The short answer to this is yes…in limited circumstances.
This question was the main issue considered in Melville Dundas Limited v George Wimpey (UK) Limited, a case which hit the headlines in April 2006 as it was the first time that the Housing Grants Construction and Regeneration Act 1996 had been considered in the House of Lords.
Melville had applied for an interim payment on 2 May with the final date for payment falling on 16 May. Wimpey failed to pay by 16 May and failed to serve a withholding notice. On 22 May, Melville went into administration and on 30 May, Wimpey terminated the building contract. Melville’s receivers brought proceedings against Wimpey to recover the sum applied for by Melville on 2 May.
Melville relied on s.111 of the HGCRA: “A party to a construction contract may not withhold payment after the final date for payment of a sum due under the contract unless he has given an effective notice of intention to withhold payment”.
Wimpey, however, relied on clause 18.104.22.168 of the building contract (JCT 1998 With Contractor’s Design) which provided that where the employer determined the employment of the contractor as a result of a default on the contractor’s part or the appointment of administrative receivers, “…the provisions of the contract which require any further payment…to the contractor shall not apply”.
The Court dealt with this apparent conflict between s.111 and the JCT clause by stating that s.111 “should be construed as not applying to a lawful ground for withholding payment of which it was…not possible for a notice to have been given in the statutory time frame.” The House of Lords held (albeit not unanimously) that Wimpey had been entitled to withhold the money from Melville.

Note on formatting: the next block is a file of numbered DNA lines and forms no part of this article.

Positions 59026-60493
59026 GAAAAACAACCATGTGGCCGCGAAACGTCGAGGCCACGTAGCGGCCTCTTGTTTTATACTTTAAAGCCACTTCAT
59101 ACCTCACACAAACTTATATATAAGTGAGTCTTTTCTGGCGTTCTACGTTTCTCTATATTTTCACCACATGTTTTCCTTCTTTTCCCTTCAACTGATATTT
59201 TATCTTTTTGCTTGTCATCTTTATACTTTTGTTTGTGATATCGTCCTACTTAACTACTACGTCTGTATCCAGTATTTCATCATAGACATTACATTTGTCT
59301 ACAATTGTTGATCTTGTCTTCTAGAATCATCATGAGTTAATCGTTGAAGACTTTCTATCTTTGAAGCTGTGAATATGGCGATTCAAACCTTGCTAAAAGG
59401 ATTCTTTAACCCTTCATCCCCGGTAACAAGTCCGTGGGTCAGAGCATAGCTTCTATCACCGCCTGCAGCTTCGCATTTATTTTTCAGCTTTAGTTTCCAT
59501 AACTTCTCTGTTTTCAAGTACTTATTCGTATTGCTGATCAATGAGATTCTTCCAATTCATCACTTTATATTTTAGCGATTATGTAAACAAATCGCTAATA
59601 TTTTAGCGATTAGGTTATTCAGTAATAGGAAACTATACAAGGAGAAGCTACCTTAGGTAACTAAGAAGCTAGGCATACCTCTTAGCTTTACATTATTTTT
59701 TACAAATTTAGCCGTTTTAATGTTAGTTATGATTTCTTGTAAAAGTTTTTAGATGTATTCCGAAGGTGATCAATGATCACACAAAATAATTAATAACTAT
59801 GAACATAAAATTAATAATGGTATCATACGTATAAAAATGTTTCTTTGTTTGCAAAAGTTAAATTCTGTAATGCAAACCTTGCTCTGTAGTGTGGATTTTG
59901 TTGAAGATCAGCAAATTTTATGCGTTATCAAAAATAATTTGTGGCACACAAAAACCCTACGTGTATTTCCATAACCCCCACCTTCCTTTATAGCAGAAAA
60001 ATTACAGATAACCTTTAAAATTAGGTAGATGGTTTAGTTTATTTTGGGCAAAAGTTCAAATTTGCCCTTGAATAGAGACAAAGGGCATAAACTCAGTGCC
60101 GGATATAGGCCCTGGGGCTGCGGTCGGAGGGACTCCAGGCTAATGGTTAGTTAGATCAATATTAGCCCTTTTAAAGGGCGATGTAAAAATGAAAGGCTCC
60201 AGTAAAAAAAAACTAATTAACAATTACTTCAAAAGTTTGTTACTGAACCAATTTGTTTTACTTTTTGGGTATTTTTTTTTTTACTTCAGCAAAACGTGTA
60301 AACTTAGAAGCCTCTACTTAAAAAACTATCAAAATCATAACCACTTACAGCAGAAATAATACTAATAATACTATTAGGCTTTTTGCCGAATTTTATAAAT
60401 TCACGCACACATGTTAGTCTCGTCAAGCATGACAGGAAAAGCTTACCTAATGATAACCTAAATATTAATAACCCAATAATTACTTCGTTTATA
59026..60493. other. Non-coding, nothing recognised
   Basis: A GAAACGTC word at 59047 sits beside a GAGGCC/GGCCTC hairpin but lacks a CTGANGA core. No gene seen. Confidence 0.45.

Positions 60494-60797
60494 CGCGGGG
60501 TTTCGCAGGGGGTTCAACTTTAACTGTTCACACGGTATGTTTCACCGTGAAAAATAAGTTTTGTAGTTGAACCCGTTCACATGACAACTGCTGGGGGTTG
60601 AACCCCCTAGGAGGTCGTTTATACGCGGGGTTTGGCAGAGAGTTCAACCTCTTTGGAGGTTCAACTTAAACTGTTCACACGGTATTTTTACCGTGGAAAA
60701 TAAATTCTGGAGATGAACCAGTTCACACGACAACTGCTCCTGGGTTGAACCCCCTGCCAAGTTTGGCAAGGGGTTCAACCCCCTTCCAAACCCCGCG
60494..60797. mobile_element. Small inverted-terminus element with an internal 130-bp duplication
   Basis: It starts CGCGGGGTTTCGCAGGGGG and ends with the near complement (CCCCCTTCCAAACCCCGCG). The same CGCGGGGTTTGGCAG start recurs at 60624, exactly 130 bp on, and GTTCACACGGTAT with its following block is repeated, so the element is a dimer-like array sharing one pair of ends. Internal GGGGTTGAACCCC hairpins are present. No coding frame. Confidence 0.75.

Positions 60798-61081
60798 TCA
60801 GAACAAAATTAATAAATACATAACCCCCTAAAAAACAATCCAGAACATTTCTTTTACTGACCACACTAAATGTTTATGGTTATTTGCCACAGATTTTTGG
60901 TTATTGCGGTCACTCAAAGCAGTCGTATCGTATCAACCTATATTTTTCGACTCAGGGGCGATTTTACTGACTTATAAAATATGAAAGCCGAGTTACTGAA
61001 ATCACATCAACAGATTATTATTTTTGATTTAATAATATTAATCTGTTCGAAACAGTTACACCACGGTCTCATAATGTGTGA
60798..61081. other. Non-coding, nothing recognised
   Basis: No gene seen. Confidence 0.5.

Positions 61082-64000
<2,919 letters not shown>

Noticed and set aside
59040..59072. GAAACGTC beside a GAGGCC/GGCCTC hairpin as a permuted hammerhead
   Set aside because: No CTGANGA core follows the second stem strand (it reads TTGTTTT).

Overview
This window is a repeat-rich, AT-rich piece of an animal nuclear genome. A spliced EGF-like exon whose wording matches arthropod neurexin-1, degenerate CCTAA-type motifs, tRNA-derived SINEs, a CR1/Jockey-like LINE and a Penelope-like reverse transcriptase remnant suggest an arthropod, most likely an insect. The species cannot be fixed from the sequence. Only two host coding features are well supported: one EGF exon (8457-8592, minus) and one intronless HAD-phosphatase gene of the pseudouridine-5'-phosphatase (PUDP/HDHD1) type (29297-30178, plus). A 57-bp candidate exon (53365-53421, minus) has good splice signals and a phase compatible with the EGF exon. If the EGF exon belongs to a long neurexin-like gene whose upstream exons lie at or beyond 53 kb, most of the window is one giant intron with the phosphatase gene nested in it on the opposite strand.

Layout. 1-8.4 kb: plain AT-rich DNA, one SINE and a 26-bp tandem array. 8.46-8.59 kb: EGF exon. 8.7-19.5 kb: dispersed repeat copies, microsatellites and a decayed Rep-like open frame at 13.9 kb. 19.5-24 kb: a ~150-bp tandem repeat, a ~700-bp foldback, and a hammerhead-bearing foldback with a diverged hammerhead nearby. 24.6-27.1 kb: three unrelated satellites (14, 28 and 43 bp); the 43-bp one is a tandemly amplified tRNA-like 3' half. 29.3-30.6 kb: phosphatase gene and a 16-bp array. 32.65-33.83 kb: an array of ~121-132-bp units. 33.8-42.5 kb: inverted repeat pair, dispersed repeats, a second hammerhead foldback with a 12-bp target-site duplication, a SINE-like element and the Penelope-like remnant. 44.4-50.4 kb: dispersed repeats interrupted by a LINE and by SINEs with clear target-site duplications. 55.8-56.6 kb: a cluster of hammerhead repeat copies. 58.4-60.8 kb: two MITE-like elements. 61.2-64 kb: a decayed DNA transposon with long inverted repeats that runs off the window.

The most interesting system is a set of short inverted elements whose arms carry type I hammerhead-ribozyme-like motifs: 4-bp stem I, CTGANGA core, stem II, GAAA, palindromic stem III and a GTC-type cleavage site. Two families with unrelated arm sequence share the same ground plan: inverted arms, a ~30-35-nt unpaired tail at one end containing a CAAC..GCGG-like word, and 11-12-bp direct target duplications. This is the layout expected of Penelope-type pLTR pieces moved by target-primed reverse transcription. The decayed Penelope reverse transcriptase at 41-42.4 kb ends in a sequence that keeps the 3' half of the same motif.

At the time, this decision gave rise to concerns that employers would be able to use termination to avoid making interim payments. However, these concerns were quickly allayed in July 2007 as Judge Coulson in the TCC was given an opportunity to consider the Melville decision in slightly different circumstances.
The case was Pierce Design International Limited v Mark Johnston and Another. Johnston had engaged Pierce under a JCT 1998 With Contractor’s Design contract, but following slow progress from Pierce, Johnston stopped making interim payments, failed to issue any withholding notices and eventually terminated the contract.
Pierce raised a similar s.111 versus JCT clause argument to the one that had been considered in the Melville case. The Judge concluded that the operation of clause 22.214.171.124 was not limited to insolvency cases and he was therefore bound by the House of Lords’ decision on that point.
However, Pierce also relied on the proviso contained within clause 126.96.36.199 which states that the operation of the clause should not prevent the contractor receiving any payment that it is due and which the employer has “unreasonably not paid” more than 28 days before the termination. The Judge held that since Johnston had not served a withholding notice, the sums due to Pierce had been “unreasonably not paid” and Johnston was not able to rely on the clause to escape payment.
In summary, whilst the answer to the opening question can be yes in certain cases of insolvency, the important point for payers arising out of the Pierce case is that Melville does not seem to have the wider application it was initially feared it would have. It merely provides an employer with a possible safety net where circumstances conspire to make it impossible for him to comply with the statutory framework for issuing a withholding notice. Consequently, payers cannot rely on termination to avoid making interim payments without issuing a withholding notice. Accordingly it is still necessary to issue a timely withholding notice should you wish to withhold monies from any applications for payment under a building contract.